Guide me, O thou great Jehovah
Source: Singing the Faith: 465
Words: William Williams trans Peter Williams
Music: “Cwm Rhondda” by John Hughes
Metre: 87.87.47. extended
Ideas for use
This is a highly visual hymn about a number of dramatic episodes in the life of the people of Israel. Its recalling of the journey of the Israelites through the desert suggest the planning of a procession – perhaps with a banner or other representation of the “fiery, cloudy pillar” (v.2). The use of long stretches of blue material might stand for the river Jordan. A bit of pre-planning could make for a memorable all-age worship experience.
Especially if communion is being celebrated (but even if not), consider lifting a loaf of bread high at the communion table during verse 1 (“Bread of heaven, feed me now and evermore”).
This hymn is a supreme example of “biblical typology”, in which episodes from the Old Testament (Hebrew scriptures) are seen to prefigure the life and work of Jesus. The Book of the Exodus is particularly evident here, especially Exodus 16 (the story of the “bread from heaven”) and Exodus 13 (in which the Israelites are guided through the desert by a pillar of cloud and fire) – and these are linked with the Gospel of John chapter 6, in which Jesus also talks about the bread of heaven. Verse 3 (“When I tread the verge of Jordan… land me safe on Canaan’s side”) refers to Joshua 3: 8-17.
The hymn becomes an allegory for the journey of a Christian throughout their life on earth, requiring God’s guidance and ending at the gates of Heaven (the verge of Jordan) and end of time (death of death and hell’s destruction).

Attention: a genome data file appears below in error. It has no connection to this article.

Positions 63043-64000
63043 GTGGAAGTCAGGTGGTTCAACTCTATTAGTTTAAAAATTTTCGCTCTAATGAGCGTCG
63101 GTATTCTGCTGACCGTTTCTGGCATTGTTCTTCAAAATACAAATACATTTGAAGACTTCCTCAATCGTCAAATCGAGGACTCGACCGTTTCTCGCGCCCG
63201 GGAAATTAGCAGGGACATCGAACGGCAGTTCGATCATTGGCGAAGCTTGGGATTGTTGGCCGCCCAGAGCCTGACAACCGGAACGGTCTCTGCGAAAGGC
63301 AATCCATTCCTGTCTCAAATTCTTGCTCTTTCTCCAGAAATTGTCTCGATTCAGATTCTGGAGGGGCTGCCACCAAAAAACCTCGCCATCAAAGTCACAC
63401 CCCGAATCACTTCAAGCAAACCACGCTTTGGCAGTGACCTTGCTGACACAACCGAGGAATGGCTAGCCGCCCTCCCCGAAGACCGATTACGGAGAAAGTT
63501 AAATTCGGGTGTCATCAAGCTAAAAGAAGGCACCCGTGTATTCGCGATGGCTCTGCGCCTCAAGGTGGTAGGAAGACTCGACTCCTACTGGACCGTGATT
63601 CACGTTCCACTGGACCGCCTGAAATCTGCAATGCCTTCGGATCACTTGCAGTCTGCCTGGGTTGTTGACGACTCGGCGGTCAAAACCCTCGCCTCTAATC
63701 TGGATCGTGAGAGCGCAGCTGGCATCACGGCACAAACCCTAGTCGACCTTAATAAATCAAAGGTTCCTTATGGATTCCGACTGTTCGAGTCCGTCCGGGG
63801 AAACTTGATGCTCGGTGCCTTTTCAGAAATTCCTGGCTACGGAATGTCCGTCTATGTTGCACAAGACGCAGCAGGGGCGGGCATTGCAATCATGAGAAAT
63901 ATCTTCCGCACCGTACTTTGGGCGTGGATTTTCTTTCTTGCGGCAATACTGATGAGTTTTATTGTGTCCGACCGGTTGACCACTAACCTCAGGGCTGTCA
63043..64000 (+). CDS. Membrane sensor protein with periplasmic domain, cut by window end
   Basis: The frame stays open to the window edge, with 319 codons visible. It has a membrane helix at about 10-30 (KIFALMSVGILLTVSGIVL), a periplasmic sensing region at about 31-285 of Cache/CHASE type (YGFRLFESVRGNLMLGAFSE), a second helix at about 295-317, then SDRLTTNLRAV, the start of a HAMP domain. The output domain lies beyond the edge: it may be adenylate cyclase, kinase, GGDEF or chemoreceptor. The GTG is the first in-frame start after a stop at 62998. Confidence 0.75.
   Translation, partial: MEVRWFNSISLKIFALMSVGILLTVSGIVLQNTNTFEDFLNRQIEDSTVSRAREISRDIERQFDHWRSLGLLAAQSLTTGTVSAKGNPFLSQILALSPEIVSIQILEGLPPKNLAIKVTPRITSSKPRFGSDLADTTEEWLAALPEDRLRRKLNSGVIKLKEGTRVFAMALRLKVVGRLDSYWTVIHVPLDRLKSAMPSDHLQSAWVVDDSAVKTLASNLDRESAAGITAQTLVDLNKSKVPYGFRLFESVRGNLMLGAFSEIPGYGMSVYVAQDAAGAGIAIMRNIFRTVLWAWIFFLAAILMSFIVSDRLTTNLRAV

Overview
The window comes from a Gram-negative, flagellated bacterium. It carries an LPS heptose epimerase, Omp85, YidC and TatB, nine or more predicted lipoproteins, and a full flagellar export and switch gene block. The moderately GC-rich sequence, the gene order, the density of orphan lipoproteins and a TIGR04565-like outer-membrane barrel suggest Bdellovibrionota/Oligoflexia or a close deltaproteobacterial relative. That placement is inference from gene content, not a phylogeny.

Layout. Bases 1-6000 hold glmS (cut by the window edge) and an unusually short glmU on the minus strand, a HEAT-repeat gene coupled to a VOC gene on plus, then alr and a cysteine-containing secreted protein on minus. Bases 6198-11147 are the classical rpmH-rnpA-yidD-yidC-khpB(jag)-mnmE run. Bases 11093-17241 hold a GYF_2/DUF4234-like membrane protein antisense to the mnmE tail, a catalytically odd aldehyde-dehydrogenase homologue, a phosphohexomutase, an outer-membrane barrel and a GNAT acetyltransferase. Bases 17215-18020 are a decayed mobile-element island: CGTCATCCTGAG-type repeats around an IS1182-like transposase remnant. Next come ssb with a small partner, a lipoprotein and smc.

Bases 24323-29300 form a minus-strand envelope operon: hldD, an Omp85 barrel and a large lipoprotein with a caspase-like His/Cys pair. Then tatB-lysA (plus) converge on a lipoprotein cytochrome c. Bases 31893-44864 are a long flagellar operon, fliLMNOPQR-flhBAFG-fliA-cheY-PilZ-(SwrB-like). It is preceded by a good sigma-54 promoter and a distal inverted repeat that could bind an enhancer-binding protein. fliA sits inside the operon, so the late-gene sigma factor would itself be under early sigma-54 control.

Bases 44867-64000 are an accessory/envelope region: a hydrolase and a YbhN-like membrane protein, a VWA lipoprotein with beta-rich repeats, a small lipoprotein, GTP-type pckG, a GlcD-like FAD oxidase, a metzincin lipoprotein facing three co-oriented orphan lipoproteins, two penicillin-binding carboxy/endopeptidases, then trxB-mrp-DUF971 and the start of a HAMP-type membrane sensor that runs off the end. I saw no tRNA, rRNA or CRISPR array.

One of the most established and best loved of Methodist hymns, the words and music of Guide me, O thou great Jehovah, are an all-Welsh affair. The words were written by Welsh Methodist William Williams, who came to be known as “the sweet singer of Wales”. The son of a prosperous farmer and an elder in the Independent congregation at Cefnarthen, William was converted by one of Geroge Whitefield’s preachers, Howel Harris, while studying medicine at an academy run by an Independent minister at Llwynllwyd near Hay-on-Wye. Becasue of his Methodist views, Williams was refused ordination as a priest but he became a deacon of the Episcopal church in 1740, serving as a curate in chargeof Llanwrtyd and Llanddewi Abergwesyn. He was accused of various offences such as omitting the sign of the cross at baptsim and, in 1743, he resigned his curacies to join the Calvinistic Methodists.
Later known simply as “Pantycelyn” after the farm where lived, Williams was the most famous hymn writer of Welsh Methodism, producing a number of collections of his work. Hymns & Psalms (the 1983 Methodist hymn book) also included “Can I forget bright Eden’s grace” and the triumphalist Palm Sunday hymn, “Ride on, Jesus, all-victorious”.
The tune “Cwm Rhondda” (originally simply “Rhondda”) was composed for the annual Baptist singing festival at Pontypridd in 1905 and first appeared in an English hymn book in the Methodist Hymn Book (1933). But church musician Erik Routley noted, ironically, that:
“It bears exactly the same relation to the high tradition of Welsh tunes that “Crimond” [The Lord’s my shepherd, StF 480] bears to the Scottish psalm-tune tradition, and is now heard more often outside Wales than in its own country.”
See Songs of St David.
For a fuller account of this hymn, read Gabriel Edwards’ article, first publisihed on the United Methodist Church Discipleship Ministries website.